The Royal Ballet’s 2009/2010 season is coming to a close. In the first of two final mixed bills audiences had the opportunity to see a new work by an exciting young choreographer. Bookended by Christopher Wheeldon’s ballet-meets-art-installation Electric Counterpoint and Mats Ek’s irreverent Carmen was Asphodel Meadows, Liam Scarlett’s first ballet for the ROH main stage. After critically acclaimed pieces for the Linbury Studio and Royal Ballet School, we were rather curious to see what Scarlett would create in a big space. Here are our collective thoughts:
Balanchine may have said “You put a man and a girl on stage and there is already a story” but nowadays this maxim often reads like “You put a man and a girl on stage and there is already a cliché”. In modern ballets, the liberal use of Pas de Deux language (preferably full of pashmina lifts and pretzel shapes) to convey emotion has invariably led to the opposite of the intended effect, diluting and making the dance feel empty. I don’t mean to imply that in a post-Balanchine world the “Pas de Deux is passé” but I do question whether modern ballets over-egg the concept with dances that are more intricate than memorable.
As the curtain fell on Liam Scarlett’s new ballet, Asphodel Meadows I found myself smiling despite the piece’s inner sense of melancholy. In a bid to extend the reach of ballet, modern choreographers often make use of big productions, stretching classical dance and bodies to extremes. Many of these are remarkable pieces but I often find myself wishing they could be more visibly influenced by the great 20th century choreographers (Ashton, Balanchine, MacMillan and Tudor). This has often led me to question whether these days it is still possible to be fresh and find new uses for traditional ballet vocabulary.
It is no coincidence that my favorite living choreographers are the ones who have tried to steer away from this formula, putting man and girl on stage in other creative ways. For instance, Jonathan Watkins’s recent As One spoke of the fragmentation of a couple with hardly any partnering involved. So maybe these prejudices & preferences are what keep me from unreservedly loving a Pas de Deux-focused piece such as Asphodel Meadows. I went prepared to admire it and I do think Scarlett has a knack for creating eloquent dances with a MacMillanesque streak: the Bennet Gartside/Tamara Rojo Pas de Deux from Liebestraum and Consolations lingers in my memory as a favorite and amongst a handful of recent duets that do seem emotionally authentic.
Scarlett seems to understand that. This 24 year-old choreographer has created a compelling piece which is plotless, minimalist yet bursting with emotion. He instinctively fills Poulenc’s sumptuous score with beautiful choreography and has an envy-inducing grasp on how to effectively employ a corps de ballet, making the most of pauses in the music; fragmenting the ensemble so as to mirror the main couple. The corps are not a mere background, they act as the lead dancers’ spirit-doubles. I also admire the way Scarlett uses space, the positioning of the leading couples vs. the corps, notably in the second movement where Tamara Rojo and Bennet Gartside are surrounded by two lines of men, their sudden exit adding to the tension already present in the harrowing adagio passage of the music.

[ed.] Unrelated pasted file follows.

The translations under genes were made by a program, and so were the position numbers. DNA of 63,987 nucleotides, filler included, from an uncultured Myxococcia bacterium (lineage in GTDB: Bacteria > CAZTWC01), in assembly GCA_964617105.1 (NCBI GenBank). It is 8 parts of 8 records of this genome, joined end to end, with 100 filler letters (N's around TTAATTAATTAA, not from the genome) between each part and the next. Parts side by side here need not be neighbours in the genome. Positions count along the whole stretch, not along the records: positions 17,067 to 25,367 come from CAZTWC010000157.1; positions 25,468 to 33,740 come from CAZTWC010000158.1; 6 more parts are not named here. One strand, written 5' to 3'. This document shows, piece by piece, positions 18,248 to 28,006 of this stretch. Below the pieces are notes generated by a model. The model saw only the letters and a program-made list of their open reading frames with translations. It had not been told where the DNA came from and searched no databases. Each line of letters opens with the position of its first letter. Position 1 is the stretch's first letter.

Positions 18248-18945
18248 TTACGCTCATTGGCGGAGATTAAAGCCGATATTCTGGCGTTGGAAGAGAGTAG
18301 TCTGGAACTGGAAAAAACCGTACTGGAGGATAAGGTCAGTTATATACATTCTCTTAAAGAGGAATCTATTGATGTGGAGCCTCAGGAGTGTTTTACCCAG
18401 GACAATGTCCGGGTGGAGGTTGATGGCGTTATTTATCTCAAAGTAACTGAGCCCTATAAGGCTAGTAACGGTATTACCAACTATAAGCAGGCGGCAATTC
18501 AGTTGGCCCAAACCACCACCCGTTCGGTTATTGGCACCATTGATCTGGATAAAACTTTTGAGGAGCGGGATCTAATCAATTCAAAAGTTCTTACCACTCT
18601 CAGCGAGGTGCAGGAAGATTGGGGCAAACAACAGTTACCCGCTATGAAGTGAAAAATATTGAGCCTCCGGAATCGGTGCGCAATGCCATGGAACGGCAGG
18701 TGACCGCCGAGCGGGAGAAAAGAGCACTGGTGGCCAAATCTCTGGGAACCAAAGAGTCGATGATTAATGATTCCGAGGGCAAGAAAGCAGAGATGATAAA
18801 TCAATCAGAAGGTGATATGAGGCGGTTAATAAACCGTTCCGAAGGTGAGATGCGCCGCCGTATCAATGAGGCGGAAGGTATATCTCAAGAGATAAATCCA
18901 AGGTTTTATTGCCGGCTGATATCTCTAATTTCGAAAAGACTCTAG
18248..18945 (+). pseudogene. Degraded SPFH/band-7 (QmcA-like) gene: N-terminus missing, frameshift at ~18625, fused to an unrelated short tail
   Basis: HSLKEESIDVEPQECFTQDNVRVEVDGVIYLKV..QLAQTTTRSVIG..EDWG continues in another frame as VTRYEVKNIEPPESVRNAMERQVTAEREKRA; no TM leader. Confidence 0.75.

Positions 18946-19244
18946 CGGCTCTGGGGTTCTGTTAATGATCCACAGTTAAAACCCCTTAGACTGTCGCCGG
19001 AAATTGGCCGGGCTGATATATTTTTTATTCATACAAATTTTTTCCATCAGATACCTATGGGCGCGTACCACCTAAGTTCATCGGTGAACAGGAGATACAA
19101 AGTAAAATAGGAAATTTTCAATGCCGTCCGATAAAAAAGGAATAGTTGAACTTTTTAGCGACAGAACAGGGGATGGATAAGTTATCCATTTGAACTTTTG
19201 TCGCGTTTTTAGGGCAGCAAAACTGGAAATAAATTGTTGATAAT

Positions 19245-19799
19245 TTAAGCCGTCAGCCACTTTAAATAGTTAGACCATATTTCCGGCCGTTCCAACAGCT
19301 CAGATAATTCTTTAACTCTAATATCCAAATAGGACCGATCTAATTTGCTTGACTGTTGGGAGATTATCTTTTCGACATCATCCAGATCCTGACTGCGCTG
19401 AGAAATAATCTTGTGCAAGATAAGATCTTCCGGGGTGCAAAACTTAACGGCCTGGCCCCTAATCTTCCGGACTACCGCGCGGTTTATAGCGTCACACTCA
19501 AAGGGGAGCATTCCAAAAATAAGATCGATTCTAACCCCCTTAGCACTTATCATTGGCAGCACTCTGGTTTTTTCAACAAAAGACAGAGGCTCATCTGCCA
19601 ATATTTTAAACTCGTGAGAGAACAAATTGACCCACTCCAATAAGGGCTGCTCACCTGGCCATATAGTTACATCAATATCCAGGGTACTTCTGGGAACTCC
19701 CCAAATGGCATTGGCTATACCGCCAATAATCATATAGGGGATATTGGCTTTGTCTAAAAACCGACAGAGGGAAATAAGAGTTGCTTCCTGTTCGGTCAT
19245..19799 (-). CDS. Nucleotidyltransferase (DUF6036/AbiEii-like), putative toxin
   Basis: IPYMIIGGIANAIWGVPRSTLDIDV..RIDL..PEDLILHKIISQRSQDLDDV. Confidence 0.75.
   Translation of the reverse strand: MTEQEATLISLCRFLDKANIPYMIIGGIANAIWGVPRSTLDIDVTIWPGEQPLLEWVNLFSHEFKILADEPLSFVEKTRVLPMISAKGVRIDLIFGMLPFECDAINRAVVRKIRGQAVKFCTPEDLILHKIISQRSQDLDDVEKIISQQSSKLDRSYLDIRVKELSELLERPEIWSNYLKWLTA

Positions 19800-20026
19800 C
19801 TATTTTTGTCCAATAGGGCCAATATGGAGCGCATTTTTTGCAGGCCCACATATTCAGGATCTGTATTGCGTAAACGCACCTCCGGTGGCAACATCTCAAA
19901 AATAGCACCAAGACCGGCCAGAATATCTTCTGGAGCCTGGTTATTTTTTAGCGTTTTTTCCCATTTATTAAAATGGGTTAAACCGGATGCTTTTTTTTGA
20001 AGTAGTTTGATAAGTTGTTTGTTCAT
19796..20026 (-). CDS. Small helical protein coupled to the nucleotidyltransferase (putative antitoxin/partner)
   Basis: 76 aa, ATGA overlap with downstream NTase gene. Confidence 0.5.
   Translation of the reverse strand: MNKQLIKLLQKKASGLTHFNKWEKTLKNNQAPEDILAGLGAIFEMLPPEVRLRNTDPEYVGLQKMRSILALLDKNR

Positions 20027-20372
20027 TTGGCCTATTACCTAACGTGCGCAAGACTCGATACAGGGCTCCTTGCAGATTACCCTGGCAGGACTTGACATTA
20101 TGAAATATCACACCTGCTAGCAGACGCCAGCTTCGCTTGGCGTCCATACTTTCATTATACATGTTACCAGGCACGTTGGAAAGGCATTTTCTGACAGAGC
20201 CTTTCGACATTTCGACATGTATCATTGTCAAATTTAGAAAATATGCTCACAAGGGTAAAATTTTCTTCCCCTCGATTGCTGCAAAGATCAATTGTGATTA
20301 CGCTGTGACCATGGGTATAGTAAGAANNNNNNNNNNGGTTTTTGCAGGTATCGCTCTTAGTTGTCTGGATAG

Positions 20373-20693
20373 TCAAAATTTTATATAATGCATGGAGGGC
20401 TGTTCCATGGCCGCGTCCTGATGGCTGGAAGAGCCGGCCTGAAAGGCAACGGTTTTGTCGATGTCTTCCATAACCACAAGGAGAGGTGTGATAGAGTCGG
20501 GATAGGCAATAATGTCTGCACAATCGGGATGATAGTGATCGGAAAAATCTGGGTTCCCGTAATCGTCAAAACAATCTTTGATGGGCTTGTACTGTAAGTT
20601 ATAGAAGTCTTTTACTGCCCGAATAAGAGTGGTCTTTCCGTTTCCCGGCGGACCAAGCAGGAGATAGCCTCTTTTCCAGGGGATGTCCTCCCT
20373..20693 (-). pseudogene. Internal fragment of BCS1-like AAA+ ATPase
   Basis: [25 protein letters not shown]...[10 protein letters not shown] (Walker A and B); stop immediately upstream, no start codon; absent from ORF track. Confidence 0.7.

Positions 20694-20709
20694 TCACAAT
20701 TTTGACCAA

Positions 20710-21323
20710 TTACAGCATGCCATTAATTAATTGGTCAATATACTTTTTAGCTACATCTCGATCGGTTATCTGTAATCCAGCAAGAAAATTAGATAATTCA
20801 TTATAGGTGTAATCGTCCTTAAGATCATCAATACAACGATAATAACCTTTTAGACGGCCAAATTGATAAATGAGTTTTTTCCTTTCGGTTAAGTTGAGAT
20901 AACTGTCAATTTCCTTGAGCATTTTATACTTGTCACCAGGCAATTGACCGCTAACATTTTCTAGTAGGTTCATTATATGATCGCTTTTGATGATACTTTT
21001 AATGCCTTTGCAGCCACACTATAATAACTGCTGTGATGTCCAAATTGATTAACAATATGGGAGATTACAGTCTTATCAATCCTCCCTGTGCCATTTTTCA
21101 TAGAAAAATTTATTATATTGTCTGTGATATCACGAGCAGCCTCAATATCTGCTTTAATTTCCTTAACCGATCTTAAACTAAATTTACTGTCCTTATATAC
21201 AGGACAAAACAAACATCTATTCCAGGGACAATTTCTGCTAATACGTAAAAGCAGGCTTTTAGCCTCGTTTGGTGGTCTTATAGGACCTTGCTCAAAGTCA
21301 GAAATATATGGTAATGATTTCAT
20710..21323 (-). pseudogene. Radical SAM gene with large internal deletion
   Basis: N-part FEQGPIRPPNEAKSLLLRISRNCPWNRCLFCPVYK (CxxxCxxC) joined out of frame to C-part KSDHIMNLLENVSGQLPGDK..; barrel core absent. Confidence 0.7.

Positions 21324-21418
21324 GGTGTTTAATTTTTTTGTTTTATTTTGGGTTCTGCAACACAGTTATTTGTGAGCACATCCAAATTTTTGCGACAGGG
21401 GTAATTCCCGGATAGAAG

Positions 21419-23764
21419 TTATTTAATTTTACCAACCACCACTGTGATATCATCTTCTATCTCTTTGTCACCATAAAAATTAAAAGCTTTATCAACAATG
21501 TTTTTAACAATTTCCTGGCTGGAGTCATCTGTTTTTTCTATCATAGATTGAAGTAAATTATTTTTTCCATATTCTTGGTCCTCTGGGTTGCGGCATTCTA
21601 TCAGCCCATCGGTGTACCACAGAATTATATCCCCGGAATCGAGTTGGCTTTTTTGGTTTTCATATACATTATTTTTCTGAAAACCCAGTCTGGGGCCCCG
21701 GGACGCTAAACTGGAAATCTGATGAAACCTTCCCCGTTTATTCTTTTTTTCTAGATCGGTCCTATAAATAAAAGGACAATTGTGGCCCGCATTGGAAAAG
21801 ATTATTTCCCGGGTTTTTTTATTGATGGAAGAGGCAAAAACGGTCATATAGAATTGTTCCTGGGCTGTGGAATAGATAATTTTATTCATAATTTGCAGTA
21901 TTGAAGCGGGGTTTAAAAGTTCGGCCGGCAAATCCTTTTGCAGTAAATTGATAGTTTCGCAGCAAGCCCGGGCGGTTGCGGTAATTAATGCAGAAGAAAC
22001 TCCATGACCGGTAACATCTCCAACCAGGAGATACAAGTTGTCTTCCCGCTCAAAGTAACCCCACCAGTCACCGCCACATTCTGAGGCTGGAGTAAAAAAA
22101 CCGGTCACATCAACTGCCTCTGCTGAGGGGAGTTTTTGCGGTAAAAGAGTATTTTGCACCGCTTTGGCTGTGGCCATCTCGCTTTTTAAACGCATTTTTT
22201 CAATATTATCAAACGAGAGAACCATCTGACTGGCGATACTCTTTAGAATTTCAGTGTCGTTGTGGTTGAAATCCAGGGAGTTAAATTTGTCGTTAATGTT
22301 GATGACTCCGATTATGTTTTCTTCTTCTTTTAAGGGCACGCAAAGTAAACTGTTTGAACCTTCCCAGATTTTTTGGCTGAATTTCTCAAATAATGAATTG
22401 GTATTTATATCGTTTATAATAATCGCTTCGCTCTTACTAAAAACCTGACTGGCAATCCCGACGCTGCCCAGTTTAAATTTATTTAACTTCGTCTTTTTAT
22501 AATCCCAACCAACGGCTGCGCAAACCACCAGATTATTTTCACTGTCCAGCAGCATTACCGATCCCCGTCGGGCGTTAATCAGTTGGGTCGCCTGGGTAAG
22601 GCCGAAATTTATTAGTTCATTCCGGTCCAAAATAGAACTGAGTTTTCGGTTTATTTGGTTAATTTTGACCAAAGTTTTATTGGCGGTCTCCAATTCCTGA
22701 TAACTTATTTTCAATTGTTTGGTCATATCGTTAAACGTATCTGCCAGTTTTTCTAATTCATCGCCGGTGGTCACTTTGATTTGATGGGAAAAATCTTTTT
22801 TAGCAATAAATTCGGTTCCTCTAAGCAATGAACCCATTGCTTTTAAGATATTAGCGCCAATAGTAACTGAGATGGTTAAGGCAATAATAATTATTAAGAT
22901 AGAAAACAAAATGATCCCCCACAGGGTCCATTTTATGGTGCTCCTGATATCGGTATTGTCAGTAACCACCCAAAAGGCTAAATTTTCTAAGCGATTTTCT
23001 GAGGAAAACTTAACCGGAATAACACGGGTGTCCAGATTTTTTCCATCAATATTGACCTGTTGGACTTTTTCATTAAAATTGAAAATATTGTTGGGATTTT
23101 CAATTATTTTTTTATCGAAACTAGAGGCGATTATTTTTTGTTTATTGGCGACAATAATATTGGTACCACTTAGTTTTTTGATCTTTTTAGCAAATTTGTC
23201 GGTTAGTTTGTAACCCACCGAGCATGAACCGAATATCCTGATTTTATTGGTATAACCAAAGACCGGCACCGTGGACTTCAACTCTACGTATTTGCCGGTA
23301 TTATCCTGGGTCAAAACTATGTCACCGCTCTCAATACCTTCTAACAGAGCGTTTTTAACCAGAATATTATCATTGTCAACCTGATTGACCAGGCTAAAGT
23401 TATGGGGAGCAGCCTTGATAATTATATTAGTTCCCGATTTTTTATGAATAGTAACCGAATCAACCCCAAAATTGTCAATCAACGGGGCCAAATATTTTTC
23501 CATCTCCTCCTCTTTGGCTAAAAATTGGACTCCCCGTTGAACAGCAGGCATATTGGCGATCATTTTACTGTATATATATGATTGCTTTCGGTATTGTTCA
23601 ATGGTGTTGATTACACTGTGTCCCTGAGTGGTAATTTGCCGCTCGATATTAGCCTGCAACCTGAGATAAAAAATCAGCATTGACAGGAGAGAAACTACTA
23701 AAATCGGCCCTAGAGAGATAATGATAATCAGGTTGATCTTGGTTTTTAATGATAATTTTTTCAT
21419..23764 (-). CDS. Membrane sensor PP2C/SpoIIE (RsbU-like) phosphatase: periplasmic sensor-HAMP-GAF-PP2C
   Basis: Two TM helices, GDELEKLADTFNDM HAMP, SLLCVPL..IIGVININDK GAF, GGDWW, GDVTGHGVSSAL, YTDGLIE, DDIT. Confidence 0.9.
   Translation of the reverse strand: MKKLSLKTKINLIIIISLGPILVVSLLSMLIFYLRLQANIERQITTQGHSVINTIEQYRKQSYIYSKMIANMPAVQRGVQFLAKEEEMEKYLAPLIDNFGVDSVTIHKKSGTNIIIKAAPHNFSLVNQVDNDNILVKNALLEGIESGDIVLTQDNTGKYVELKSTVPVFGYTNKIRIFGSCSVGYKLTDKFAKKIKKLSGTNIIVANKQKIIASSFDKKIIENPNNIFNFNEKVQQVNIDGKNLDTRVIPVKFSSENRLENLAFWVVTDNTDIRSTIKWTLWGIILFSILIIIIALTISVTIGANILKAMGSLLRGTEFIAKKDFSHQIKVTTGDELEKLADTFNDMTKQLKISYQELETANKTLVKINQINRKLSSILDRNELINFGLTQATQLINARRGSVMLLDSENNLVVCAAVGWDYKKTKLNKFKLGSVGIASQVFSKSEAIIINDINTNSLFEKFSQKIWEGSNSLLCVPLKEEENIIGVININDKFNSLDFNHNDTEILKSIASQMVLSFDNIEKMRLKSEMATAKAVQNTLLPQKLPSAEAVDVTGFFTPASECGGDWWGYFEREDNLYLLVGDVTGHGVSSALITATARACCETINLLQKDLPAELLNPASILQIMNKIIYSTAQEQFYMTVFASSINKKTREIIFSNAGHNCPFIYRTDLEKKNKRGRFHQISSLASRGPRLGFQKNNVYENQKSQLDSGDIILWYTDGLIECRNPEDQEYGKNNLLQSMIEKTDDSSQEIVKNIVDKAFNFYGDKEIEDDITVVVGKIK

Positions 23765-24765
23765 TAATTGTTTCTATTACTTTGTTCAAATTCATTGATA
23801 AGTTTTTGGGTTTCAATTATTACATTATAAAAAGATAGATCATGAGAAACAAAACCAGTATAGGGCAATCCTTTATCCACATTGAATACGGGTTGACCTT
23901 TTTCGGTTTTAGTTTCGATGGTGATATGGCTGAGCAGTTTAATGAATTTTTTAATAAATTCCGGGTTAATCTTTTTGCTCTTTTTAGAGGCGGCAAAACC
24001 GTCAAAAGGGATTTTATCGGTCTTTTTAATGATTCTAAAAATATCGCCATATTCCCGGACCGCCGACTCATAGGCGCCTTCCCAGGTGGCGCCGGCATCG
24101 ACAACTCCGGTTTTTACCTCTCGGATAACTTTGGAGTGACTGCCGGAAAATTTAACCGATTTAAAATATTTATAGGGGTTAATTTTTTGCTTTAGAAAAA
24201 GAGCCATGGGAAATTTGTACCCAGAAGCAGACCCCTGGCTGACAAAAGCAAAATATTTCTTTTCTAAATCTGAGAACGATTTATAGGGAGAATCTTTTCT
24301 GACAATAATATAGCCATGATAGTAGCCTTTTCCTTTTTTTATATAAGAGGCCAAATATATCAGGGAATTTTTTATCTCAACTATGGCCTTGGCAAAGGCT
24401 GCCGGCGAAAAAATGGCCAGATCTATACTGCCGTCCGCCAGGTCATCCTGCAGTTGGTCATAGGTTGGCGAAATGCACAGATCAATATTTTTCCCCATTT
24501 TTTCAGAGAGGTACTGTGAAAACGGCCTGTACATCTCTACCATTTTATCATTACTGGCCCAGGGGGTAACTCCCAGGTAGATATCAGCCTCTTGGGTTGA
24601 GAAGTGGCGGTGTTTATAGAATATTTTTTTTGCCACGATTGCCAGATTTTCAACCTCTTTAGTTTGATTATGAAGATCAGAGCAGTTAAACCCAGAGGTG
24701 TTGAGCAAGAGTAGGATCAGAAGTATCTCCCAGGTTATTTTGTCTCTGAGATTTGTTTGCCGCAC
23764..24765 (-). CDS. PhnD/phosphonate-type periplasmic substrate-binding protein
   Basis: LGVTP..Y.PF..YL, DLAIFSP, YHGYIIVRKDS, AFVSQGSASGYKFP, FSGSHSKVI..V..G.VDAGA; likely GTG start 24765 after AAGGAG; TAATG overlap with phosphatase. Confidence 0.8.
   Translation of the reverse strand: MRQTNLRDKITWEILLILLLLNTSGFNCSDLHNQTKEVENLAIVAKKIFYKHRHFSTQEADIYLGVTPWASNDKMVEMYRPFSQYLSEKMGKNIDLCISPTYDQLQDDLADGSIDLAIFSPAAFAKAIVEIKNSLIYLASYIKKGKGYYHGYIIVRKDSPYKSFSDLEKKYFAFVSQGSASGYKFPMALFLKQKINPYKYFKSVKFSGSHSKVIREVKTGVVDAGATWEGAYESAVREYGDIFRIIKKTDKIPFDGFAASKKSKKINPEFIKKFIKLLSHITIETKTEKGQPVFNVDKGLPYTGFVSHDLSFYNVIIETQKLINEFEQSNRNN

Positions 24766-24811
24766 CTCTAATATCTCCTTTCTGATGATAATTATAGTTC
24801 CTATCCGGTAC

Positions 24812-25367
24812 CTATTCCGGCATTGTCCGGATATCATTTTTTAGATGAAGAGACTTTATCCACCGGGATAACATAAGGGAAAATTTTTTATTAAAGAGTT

Asphodel Meadows is a well-crafted ballet, danced to a beautiful score. But I found its duets complex, with partnering occasionally so intricate as to detract from the dance. In particular, during the first movement (danced by Marianela Nuñez/Rupert Pennefather or Sarah Lamb/Johannes Stepanek in the alternate cast) I worried about how the couples would safely get through all the lifts and turns the choreography kept throwing at them.
Though I preferred the third allegro movement which gave the leading couple an opportunity to disengage, I was more impressed with the overall inventiveness of the corps patterns than with the central dances. Scarlett sets interesting structures for his corps de ballet and his excellent taste in music is also a great advantage (Poulenc’s double piano concerto is heavenly, a fantastic choice for group dances).
In Greek mythology Asphodel Meadows is the place in afterlife where souls flounder forever. Here the concept is translated into three movements danced by three principal couples and a corps de ballet of 14 clad in admittedly dull and unremarkable costumes (think corseted getups).
Each couple responds to Poulenc’s music with suggestions of a backstory while the corps seamlessly move and shift through delightful choreographic phrases which more than once reminded me of MacMillan’s abstract works (in particular Concerto as it was still fresh in our minds from this earlier triple bill).
It is not often that choreographers can so confidently work with a large ensemble and here I echo the sentiments of Mr. Clement Crisp: “what they do is what the music does”. This happy marriage between music and dance is what makes Asphodel Meadows stand out as a tribute to the Royal Ballet’s choreographic roots and its creator, Liam Scarlett, as a choreographer to watch.
The company should be happy with Scarlett, there is plenty of promise in the young choreographer. Perhaps they have in their hands a new heir to the tradition of Ashton and MacMillan; someone whose work may keep classical dance fresh and relevant.